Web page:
This is the 3rd part of an interview with Huei Jang, an alumnus of Chicago Booth MBA program. He’s a Managing Member of Empire Biscuit, a southern biscuit counter-service place in NYC. He’s also the Founding Member of Original Jangster, an advisory practice specializing in providing finance, accounting, and investor relations advice for early-stage start-up firms.  Previously, Huei worked at UBS in Investment Banking.

What did you like best about your program? What did you think could be improved?

 I am not sure how much of this is attributable to the program or the school, but the best part of my program was my classmates. One could say that this was dumb luck; it could also be incredibly skillful engineering of a class. You will always have ways to be successful in the future…but you only get this two year window to really build these sorts of strong personally-driven professional relationships (that often last a lifetime).

I made my own choices and I placed academics on the backburner from the onset. We had grade non-disclosure at Booth, so I was a bit more nonchalant about that sort of thing, but it probably would have helped me personally if there was a bit more pressure somehow to actually study. Something I will add on to this—in this sort of environment, you will “accidentally” learn a lot whether you try to or not.

 What trends did you notice within your class in regards to background, goals, diversity, etc.? Is there any particular group that you feel was better served by the MBA degree than others?

My guess would be that every class in every top-tier business school is engineered with roughly the same sorts of goals in regards to background, goals, and diversity. What does shift is more macro-economic—finance has heavily fallen out of favor in the last few years. That generated a greater shift towards management consulting and start-ups.  With this in mind, the groups that were better served in the short-term were those seeking to enter traditional fields (i.e., fewer banking positions with fewer banking applications, so these applicants still generally end up with a banking job anyway) because of the system in place—the “march” and recruiting engine.  My suspicion is that this actually hurts people in the longer term because folks are not forced to examine themselves and their opportunities more deeply when they have the chance to do so more safely.

What do you wish you had known before you attended business school?

Not to attempt to drive home from class during the most severe blizzard Chicago had seen in 42 years. I lost three toes, a roommate (the British one…I think he’s still somewhere on Lakeshore Drive), two tires, and some dignity.

 What were the most memorable aspects of your MBA experience (academic, social, networking, etc.)? 

We often joke about Booth being high school. In college—after being under your parents’ roof for 17 years—you strive to grow up and be an adult (even if you really are still just a kid). In graduate business school, a small army of grown men and women are trying their hardest to be kids again (to have no real-life worries, to be irresponsible again…except this time with a real 21+ ID and much deeper pockets). Call it social, or call it networking, but that is what I will always remember most.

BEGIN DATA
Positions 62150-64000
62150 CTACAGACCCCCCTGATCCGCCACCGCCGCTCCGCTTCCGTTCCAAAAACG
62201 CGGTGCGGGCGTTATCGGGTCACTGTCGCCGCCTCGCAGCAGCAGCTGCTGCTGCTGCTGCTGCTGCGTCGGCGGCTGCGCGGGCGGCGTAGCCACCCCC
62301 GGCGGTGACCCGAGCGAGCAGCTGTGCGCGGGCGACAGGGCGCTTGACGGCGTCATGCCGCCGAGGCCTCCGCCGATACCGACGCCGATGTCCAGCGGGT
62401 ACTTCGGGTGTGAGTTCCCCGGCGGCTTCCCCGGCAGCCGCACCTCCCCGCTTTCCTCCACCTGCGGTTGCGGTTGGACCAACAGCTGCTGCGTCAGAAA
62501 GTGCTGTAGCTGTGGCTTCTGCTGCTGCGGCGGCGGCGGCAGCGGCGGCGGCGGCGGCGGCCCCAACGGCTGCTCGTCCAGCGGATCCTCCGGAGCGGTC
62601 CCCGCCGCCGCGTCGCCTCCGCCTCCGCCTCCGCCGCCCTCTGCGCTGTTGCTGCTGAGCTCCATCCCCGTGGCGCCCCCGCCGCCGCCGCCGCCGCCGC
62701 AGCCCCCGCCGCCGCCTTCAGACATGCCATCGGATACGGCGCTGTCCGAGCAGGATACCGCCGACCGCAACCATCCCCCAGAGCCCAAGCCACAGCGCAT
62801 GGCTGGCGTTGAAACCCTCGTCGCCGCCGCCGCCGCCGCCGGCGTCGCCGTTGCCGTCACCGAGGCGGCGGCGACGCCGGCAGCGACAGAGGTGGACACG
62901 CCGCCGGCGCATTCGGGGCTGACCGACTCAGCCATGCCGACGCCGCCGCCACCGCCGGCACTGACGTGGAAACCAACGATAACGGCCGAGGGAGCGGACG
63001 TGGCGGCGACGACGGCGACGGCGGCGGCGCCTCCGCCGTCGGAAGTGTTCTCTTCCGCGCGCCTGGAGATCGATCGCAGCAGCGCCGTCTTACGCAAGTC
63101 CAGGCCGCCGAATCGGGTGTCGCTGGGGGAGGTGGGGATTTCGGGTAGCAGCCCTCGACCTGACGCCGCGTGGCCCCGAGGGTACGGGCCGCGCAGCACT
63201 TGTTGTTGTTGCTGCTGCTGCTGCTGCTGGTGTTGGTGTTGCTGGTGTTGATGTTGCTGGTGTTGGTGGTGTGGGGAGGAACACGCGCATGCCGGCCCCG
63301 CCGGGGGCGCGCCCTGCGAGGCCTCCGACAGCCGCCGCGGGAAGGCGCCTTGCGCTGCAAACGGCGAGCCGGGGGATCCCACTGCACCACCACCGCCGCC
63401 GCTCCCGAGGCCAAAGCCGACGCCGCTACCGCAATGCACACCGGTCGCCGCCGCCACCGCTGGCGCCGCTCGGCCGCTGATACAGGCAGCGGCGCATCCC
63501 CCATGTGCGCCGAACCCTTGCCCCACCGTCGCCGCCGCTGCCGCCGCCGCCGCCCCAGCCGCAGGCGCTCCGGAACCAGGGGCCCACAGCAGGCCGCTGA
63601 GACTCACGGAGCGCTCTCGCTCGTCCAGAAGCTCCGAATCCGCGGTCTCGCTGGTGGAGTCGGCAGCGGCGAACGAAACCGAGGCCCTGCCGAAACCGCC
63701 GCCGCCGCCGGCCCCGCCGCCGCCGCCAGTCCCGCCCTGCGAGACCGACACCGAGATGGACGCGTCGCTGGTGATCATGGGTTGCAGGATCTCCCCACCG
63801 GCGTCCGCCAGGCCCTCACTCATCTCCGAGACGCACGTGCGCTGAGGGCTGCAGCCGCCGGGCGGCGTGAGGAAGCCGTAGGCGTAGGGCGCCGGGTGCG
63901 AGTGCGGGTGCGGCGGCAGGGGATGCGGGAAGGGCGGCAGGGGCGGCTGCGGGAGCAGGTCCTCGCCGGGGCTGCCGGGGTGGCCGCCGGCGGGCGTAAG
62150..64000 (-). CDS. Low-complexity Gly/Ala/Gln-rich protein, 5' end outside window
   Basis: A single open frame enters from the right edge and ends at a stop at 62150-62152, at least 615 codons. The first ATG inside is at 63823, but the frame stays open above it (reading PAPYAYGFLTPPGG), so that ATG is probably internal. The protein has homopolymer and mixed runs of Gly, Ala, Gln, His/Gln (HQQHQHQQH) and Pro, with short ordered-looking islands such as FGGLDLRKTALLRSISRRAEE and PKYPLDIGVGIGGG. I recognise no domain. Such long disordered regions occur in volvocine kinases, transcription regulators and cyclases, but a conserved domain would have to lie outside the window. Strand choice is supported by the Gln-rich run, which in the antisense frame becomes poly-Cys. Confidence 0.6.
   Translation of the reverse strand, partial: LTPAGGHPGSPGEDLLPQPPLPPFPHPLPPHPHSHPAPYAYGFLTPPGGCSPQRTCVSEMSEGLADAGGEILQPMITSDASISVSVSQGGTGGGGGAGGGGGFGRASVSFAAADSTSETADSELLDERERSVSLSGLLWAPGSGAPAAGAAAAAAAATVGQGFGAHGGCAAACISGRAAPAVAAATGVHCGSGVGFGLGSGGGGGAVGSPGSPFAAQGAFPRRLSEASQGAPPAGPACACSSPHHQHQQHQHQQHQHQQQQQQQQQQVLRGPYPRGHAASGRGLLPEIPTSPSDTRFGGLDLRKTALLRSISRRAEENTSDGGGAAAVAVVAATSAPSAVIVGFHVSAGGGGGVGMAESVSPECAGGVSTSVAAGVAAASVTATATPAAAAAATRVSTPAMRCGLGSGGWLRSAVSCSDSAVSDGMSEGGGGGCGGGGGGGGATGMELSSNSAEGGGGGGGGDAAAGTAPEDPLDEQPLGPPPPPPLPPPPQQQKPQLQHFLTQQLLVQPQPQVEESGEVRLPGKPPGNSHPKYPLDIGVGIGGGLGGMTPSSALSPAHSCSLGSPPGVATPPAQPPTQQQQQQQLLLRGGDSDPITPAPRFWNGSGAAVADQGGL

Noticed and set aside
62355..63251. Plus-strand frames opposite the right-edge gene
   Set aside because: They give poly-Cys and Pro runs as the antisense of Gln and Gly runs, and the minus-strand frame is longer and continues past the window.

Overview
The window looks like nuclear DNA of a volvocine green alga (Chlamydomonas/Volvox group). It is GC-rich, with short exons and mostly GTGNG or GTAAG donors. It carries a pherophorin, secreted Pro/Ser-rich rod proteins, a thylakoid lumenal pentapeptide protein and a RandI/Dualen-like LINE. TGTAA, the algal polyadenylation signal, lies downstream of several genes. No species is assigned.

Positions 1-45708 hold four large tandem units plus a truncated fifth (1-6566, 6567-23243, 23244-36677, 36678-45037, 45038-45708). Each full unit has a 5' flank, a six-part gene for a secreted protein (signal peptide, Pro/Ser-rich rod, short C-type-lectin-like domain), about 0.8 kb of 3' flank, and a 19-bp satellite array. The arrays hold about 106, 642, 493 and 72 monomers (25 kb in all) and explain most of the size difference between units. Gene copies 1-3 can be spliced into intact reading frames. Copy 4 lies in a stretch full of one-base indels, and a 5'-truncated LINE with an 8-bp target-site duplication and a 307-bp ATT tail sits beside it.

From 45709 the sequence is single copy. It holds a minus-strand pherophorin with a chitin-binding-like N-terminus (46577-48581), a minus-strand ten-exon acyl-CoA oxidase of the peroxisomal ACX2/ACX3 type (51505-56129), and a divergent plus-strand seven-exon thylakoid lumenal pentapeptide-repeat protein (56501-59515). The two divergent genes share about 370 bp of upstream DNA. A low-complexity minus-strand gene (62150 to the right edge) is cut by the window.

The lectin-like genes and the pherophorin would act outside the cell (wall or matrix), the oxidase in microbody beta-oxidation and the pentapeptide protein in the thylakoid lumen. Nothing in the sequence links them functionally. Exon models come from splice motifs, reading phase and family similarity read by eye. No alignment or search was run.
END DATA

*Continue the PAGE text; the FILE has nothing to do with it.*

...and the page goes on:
What were your impressions of the faculty at your school? Were they accessible to you? Were there any professors you connected with more than others? Did you find a mentor? 

I honestly could have done more to connect with the faculty, but I can absolutely tell you that I was surprised at how skillful the professors were at teaching. It is easy to think going in that this dorky battalion of award winners would not be very good at imparting their knowledge to others, but I was completely astounded by the level of excellence in that respect, time and again. They all seemed very accessible.

There are enough mentorship systems in place, both institutionalized and informal, to give you all the guidance you need.  As a first-year, I felt that every second-year was a mentor in some way or another.

You are now in NYC, but studied in Chicago – did you travel often for recruiting? how did you find the jobs (summer and full time)? Was it via on campus or something else?

A very important note here is that I lived in New York before school, and had every intention of returning after school. This made my life easier because I was not moving anywhere new to start a new career.

I went through the typical investment banking on-campus recruiting march. On average, a NY-based banking recruitee will have to fly to New York about three or four times. Compared to other schools, we get off pretty easy here.

 What was your experience with career services at the school?

I had little real interaction with them because I was pursuing a traditional industry. The Investment Banking Group and your 2nd-Years guide you through the process as long as you are willing to accept their assistance (they are very helpful, and they care that the school continues to look good in front of these firms, their future employers).

Read more stories about MBA students and their journeys:

…and find ideas on how to craft your own MBA application: